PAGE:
July 30, 1923
Waco, Texas
Confessed serial killer Roy Mitchell is executed

Multiple murders were committed in or near Waco, Texas over the course of a year, beginning in February of 1922 and ending in January of 1923.

On February 11, 1922, 13-year-old Homer Turk was visiting W. H. Barker, his wife (either Lulu, Lou, or Lula), and their 4-year-old daughter. During the visit two men entered the Barkers’ store and shot Mr. Barker with a shotgun. Turk and Mrs. Barker were then beaten with an axe inside the Barker’s home, with Turk’s skull being crushed and Mrs. Barker’s head “cleft open.” The Barkers’ daughter witnessed the murders and told authorities the men had demanded money from her mother, then promptly beat her to death. A dollar bill found clutched in Mrs. Barker’s hand supported the daughter’s account. Two men were soon arrested for the triple murder and confessed to the crime; Benny Young was convicted and sentenced to life while Cooper Johnson was given a death sentence.

On May 7, 1922, William Driskell was attacked in his garage. His body was found by a carpenter about 9 hours after his murder, and it was determined he had been struck in the head at least 6 times with an axe. His body was covered in a blanket and a note was left on top of the blanket. The letter “contained a post-mortem warning, not permissible of re-publication,” according to the Waco News-Tribune, but highly suggested the killing was out of revenge rather than robbery. Driskell’s wallet, gun, and ring were missing, and his car was taken, though it was abandoned a quarter of a mile (about 400 meters) away from Driskell’s home.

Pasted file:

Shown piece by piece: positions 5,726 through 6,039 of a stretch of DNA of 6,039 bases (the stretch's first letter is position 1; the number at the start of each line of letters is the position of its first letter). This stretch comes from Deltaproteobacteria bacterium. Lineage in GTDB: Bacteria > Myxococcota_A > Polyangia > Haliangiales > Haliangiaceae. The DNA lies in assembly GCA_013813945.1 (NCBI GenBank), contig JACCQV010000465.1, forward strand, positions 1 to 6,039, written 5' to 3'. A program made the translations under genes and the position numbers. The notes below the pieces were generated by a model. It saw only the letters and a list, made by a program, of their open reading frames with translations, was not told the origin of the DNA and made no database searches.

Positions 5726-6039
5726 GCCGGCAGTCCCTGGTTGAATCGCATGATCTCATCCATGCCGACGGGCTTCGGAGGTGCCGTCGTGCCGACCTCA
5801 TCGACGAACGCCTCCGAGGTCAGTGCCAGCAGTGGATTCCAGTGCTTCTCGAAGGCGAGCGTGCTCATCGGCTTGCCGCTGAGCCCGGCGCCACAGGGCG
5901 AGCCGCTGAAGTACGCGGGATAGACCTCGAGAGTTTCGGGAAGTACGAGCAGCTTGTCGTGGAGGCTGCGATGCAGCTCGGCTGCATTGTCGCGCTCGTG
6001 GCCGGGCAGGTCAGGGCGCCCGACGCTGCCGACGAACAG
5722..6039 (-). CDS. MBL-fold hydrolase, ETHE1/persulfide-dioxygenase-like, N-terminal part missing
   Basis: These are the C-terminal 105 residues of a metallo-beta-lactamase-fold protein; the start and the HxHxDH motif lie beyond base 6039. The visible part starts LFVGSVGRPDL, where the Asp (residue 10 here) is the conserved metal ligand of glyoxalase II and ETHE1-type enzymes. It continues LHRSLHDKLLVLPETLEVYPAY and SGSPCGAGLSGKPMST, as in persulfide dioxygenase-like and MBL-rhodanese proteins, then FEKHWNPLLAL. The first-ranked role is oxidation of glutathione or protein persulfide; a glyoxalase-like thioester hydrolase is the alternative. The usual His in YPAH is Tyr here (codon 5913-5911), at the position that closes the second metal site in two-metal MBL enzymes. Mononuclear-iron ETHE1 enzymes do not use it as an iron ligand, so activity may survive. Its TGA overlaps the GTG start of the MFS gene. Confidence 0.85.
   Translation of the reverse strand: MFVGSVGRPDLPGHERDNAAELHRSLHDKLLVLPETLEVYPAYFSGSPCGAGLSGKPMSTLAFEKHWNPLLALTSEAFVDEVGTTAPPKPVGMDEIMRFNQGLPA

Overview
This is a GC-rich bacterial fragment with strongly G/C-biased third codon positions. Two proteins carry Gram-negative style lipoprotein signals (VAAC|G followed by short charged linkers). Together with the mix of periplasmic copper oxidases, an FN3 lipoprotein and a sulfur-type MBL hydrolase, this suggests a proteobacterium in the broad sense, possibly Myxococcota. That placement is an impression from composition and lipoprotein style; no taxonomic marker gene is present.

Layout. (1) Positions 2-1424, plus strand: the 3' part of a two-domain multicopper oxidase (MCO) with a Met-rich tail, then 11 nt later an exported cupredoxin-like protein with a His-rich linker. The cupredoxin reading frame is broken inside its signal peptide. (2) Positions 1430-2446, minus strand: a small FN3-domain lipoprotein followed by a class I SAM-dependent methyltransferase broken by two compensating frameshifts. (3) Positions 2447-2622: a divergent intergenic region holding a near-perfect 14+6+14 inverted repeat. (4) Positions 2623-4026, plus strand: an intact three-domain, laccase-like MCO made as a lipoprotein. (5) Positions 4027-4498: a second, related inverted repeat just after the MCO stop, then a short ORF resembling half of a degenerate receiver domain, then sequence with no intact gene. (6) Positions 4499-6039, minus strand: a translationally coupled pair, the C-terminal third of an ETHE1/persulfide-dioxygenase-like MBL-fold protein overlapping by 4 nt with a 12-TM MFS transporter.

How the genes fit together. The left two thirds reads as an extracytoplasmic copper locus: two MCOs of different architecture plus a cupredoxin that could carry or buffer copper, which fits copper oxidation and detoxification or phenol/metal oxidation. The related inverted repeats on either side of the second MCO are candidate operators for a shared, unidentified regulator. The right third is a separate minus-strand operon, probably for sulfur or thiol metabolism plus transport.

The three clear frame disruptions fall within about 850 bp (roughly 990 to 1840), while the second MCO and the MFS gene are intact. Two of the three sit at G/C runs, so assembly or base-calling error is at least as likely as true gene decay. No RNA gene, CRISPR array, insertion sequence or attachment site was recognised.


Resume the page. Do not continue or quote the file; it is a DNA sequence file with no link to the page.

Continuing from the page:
Harold Bolton and his companion Maggie Hays were attacked on May 25, 1922. According to Hays, a man stepped from the brush on the side of the road as the pair drove by and shot Bolton, killing him instantly. The killer then dragged Hays into the nearby woods where he sexually assaulted her. The killer had attempted to shoot Hays as well but when the gun “snapped” 3 times and failed to fire. She made her way back to town to report the incident to the residents, and some 500 people assembled into a mob. Jesse Thomas was found as he was on a freight train bound for a nearby city, and was identified by Hays as her killer. Her father then shot and killed Thomas. His body was later taken from the undertaker, dragged through the streets behind a truck, stripped, and burned in front of some 5,000 witnesses. The sheriff noted no charges would be brought against Hays’ father for Thomas’ murder.

Grady Skipworth and an unnamed female companion were parked at Lover’s Leap on November 20, 1922 when they were attacked. Skipworth was shot with a shotgun, and his body thrown over a 25-foot (about 7.5-meter) cliff. His companion was dragged away, “treated roughly,” and forced to stay with her attacker for several hours. The killer then drove the woman to another bluff where he pushed her off an area with a steep incline. She survived her fall and made her way home at about 3:30 a.m. to recount the events of her attack and Skipworth’s murder.

On January 19, 1923, a “bloody and bullet riddled car” belonging to Ed Holt was found in a business section of Waco. The search for the car’s missing owner led to Holt’s body, found about 100 yards (90 meters) from the side of a road, with rope tied around his feet; it was believed the rope had been used to drag Holt’s body behind his car. Nearby the body of Ethel Denecamp was also found. Holt had been shot twice with a shotgun while Denecamp was shot once.